INDEPENDENT NEWS

Remembering Sandy Edmonds, A 1960s Pop Supernova

Published: Sun 9 Jun 2024 07:24 PM
From Music 101
In the mid-1960s, Sandy Edmonds was one of the biggest names in New Zealand music with hits like 'Daylight Saving Time'.
But after a meteoric rise, she gave it all up, trading the celebrity life for one of marriage, travel and a retail career in Australia.
Rock'n'roll reporter John Baker reflects on the British-born pop singer's short but memorable music career and sudden disappearance from the scene.
Remembering Sandy Edmonds (1948 - 2022) duration24:17Listen to Sandy Edmonds speaking to RNZ's Trevor Reekie in 2005
Sandy Edmonds - born Rosalie Edmondson - grew up in Liverpool and moved to Auckland with her family at 15.
After attending Takapuna Grammar for six months and a stint as a dental assistant, Edmonds was discovered singing at an Auckland cafe.
Soon after, music manager and "canny operator" Phil Warren saw her potential and "took over the managerial reins", Baker says, shortening her name to 'Sandy Edmonds'.
Although Edmonds didn't have an exceptional singing voice, her appearance and charisma made an impact on Warren.
"A teenage mod face in 1965, great looks. She can sing okay, she can hold a tune. And then he worked it from there."
Warren, who was "no slouch when it came to getting publicity", got his new client a range of interesting promotional gigs.
She became the mascot for a New Zealand Navy ship, the face of Napro hairspray, an Air New Zealand poster girl and a regular on the cover of New Zealand Women's Weekly.
Edmonds' cover of The Pretty Things' hit 'Come See Me' was the first song Baker heard of hers - at a friend's flat in Parnell in 1986.
"Sandy was a huge Pretty Things fan. She liked her rock and roll wild and you couldn't get much wilder than The Pretty Things back then.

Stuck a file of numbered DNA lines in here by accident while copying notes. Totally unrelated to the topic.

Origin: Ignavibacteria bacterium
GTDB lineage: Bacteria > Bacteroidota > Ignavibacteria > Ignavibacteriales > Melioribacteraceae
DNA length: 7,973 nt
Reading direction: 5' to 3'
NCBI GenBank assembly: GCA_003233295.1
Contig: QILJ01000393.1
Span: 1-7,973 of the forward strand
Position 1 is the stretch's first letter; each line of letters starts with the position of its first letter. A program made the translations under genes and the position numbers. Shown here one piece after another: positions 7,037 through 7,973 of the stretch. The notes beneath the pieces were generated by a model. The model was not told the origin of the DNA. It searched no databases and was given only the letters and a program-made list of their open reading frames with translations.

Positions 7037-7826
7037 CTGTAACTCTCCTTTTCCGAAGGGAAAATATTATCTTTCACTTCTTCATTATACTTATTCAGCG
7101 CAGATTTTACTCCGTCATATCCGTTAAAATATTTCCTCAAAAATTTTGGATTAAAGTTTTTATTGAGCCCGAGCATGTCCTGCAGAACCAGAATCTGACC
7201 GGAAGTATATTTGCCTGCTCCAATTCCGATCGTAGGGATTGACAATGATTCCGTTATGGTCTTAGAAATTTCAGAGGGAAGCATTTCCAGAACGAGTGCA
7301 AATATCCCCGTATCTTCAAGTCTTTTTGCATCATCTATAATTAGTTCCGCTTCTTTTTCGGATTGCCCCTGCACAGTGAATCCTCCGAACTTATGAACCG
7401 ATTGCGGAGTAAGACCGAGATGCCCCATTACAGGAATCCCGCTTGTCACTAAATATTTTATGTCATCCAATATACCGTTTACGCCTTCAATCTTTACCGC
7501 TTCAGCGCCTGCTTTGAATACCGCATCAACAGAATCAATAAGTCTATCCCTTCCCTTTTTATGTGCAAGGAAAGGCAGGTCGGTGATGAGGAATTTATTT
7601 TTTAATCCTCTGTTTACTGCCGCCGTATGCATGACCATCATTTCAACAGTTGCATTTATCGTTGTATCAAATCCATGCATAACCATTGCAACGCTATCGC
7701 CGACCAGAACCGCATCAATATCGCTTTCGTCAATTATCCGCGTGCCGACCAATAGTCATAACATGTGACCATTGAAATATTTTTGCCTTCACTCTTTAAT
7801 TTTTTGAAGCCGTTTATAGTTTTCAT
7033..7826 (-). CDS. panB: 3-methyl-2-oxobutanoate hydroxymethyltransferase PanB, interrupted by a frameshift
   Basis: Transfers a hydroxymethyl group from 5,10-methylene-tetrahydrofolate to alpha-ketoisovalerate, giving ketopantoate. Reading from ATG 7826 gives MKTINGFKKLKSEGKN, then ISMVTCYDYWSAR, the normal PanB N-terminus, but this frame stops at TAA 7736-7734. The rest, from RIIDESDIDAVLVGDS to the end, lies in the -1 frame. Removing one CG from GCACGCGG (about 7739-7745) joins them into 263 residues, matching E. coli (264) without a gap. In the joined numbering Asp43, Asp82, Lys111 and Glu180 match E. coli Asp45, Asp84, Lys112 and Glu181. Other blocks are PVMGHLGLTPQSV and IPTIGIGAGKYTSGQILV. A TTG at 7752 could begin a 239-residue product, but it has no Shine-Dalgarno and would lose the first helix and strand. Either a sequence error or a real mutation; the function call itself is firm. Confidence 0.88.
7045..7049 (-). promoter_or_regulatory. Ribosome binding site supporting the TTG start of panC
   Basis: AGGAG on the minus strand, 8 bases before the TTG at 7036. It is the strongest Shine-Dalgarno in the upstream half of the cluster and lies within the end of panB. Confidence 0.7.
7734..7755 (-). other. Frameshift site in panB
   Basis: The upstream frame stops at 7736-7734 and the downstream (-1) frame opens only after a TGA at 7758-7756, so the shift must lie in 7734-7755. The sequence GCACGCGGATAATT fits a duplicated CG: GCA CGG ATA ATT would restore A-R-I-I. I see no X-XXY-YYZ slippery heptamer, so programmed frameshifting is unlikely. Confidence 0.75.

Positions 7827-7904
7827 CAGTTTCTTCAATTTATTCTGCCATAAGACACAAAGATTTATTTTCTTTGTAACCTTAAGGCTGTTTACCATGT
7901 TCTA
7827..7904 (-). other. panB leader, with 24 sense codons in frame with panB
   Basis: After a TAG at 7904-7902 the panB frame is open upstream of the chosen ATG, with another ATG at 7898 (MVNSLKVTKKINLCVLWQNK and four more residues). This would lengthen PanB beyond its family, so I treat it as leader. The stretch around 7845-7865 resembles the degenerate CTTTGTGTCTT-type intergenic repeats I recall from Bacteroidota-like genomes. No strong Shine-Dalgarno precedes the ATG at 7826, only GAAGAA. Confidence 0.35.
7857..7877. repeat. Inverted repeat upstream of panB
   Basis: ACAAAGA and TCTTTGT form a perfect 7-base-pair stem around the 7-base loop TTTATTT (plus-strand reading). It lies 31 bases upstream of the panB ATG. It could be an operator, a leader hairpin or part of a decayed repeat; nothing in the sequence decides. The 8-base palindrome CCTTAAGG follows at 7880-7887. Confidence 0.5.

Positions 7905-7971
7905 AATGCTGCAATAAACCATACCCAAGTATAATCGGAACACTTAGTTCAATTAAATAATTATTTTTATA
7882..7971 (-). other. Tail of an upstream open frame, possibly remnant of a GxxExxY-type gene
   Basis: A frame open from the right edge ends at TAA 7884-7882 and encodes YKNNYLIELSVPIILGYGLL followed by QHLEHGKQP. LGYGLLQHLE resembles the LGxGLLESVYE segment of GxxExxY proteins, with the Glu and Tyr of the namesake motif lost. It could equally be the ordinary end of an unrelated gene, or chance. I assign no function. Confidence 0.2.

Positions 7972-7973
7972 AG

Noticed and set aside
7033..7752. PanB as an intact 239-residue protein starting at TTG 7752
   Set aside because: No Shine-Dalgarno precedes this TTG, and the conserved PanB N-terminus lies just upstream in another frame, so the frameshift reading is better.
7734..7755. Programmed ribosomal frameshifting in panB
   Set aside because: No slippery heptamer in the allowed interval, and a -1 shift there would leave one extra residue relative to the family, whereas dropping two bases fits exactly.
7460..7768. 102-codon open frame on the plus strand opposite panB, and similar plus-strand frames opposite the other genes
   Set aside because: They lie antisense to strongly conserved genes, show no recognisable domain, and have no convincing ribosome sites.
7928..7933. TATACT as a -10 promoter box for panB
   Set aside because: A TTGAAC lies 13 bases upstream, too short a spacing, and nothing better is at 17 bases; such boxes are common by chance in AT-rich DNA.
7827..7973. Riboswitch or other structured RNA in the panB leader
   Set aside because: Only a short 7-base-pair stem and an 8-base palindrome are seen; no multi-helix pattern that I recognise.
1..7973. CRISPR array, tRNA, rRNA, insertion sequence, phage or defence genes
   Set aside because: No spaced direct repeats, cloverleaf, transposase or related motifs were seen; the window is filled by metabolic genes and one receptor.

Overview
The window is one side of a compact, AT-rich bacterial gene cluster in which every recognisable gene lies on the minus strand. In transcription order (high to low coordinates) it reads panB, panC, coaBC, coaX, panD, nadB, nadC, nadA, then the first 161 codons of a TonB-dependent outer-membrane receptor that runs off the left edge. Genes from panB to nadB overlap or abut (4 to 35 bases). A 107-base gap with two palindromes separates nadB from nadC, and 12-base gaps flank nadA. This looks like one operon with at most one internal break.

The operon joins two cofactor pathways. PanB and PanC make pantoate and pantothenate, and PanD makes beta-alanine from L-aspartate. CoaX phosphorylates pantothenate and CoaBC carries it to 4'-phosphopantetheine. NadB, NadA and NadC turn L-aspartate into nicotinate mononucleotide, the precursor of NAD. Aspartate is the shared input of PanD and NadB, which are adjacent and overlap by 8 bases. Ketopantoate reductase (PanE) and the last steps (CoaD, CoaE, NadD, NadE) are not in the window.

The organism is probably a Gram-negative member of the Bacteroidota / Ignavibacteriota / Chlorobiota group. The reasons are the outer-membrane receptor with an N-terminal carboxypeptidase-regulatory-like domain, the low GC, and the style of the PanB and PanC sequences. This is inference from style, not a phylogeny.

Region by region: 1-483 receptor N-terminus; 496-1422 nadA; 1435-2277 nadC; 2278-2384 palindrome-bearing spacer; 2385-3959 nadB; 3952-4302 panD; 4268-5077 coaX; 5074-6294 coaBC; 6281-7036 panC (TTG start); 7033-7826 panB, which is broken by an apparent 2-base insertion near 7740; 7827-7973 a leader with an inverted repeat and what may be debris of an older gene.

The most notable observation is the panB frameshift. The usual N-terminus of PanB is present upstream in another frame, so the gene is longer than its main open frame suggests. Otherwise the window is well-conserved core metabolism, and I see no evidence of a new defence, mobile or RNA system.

"She did this stonking version, recorded at Saratoga Avenue up in Herne Bay ... and she's backed by The Aussie Pleasers.
"She put her vocals over this and she nails it. It's just a wonderful production. Yeah, there's a lot of beautiful '60s distortion on this."
Edmonds released two albums - Sandy and The Sound of Sandy - before leaving New Zealand in the late '60s, Baker says.
She travelled extensively in Asia, had children and eventually settled in Melbourne where she went by her birth name, Rosalie Edmundson.
Baker tracked her down there back in 2010.
"We found out where Sandy was and we got to meet her at her little fashion store. She was lovely. I was starstruck, I didn't know what to say, but she was so gracious and warm with us. So it only took me 24 years to find her."
Although Edmonds, who died in 2022, didn't match the success of other NZ pop singers like Dinah Lee, Baker says that for him she was "right up there".
"She had the look and the style and that kind of zing that I can't quite put my finger on. And then when I finally got to meet her, I was like, 'gosh, she's still got the zing'."
RNZ
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